European History for Dummies
By Se n Lang
Wiley Publishing pound;14.99
What do sugar, lederhosen, and Kraftwerk have in common? Along with anti-Semitism and the Black Death, they are all "things Europe could have done without" according to Se n Lang, author of European History for Dummies.
Lang's eclectic lists are amusing and thought-provoking - and probably the only time you'll see Adolf and Abba on the same page of a history book (under "Top ten Europeans who dominated the continent") - typical of his unconventional yet effective approach as he meets the challenge of his opening sentence: "General de Gaulle once said that you could not unite a nation like France that had 265 different types of cheese; it's even harder for Europe, a small continent that can't decide which language to speak, which religion to follow, which money to use, or even where exactly it begins and ends."
The book is divided into: Origins of a Continent; Europe of the Ancients;
The Middle Ages; New Ideas, New Worlds (the Renaissance period); Europe Rules the World (the growth of imperialism); Europe Tears Itself in Two;
and the aforementioned lists. Laid out in the usual "for Dummies" style, the sections encourage you to dip into topics.
Sections of text are highlighted with icons, eg "Did it really happen?" and "From past to present". The former would provide great lesson starters or "fascinating facts" to drop into lessons - did you know that when Stalin had a stroke his advisers didn't call a doctor because they feared he was playing a trick on them? Or that Attila's Huns bound their babies' skulls to elongate them? Lang believes this is why adult Huns were "incredibly smelly". He notes that Attila is a popular name in modern Hungary and that horseback archery is enjoying resurgence there, but thankfully they no longer bind heads.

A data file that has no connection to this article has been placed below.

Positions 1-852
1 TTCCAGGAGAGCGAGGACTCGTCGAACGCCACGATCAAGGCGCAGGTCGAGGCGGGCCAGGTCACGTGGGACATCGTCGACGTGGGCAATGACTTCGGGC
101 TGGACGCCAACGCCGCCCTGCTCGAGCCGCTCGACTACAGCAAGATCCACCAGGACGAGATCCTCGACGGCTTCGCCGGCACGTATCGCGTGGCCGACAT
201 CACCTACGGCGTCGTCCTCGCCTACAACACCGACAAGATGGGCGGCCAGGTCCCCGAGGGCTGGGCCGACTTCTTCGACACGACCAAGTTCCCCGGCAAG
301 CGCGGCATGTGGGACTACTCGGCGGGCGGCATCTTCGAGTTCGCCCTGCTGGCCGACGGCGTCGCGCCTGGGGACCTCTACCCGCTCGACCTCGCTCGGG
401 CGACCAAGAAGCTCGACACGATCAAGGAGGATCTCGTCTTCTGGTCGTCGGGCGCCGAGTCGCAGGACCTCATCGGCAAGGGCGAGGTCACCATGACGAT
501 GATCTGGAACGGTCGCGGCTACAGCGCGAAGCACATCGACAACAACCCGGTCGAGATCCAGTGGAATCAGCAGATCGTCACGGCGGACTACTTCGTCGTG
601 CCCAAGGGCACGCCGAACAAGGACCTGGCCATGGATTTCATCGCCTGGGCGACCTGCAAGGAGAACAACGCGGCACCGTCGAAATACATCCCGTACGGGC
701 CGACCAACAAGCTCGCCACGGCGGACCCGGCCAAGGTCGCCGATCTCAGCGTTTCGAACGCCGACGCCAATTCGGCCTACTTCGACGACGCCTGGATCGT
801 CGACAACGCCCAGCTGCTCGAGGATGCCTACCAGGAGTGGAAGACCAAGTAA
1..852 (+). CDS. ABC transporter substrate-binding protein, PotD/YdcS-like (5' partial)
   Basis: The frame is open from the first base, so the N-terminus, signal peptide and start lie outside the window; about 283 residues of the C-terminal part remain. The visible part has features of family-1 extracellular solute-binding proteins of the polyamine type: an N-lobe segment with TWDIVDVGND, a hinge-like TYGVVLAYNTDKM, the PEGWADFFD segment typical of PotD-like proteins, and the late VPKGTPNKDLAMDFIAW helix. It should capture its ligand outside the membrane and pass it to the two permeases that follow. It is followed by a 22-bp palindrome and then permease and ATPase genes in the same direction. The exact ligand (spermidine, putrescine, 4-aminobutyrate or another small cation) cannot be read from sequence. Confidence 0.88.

The "On the one hand" sections, which encourage comparison of differing opinions on historical events, also work well. For example, Lang notes that during the French Revolution Corday was pilloried by the revolutionaries who saw Marat as a martyr, but that modern historians see her in a far better light. And historians are still arguing over events such as the causes of the First World War - was it the fault of the Germans or, as AJP Taylor believed, an accident waiting to happen?
Much more than an "irreverent romp" in the vein of 1066 and All That, this manages to be a serious history book, covering topics like the Western Front with appropriate gravity.
The sections on the causes and events of the First World War are in fact superb and would be invaluable for exam revision (Lang is an examiner himself). Additionally, the chronological approach would encourage students to link periods and events together to see the bigger picture. Schemes of work embracing the thematic model may fulfil good educational practice, but undergraduate lecturers are often frustrated by their students' poor chronological understanding.
The "for Dummies" series has helped me to use the internet, do my tax return, play poker, and even have a baby, but the whole of European history in 400 pages? An impossible task, you may think. However, Lang has produced a comprehensive, concise, fascinating and occasionally very funny account stretching from Stone Age to space race and covering the main events that have helped shape modern Europe. It would make a great summer read for prospective A-level students or for NQTs seeking to fill gaps in their knowledge.
Rebecca Hewlitt, former head of history in a large comprehensive, is now an education consultant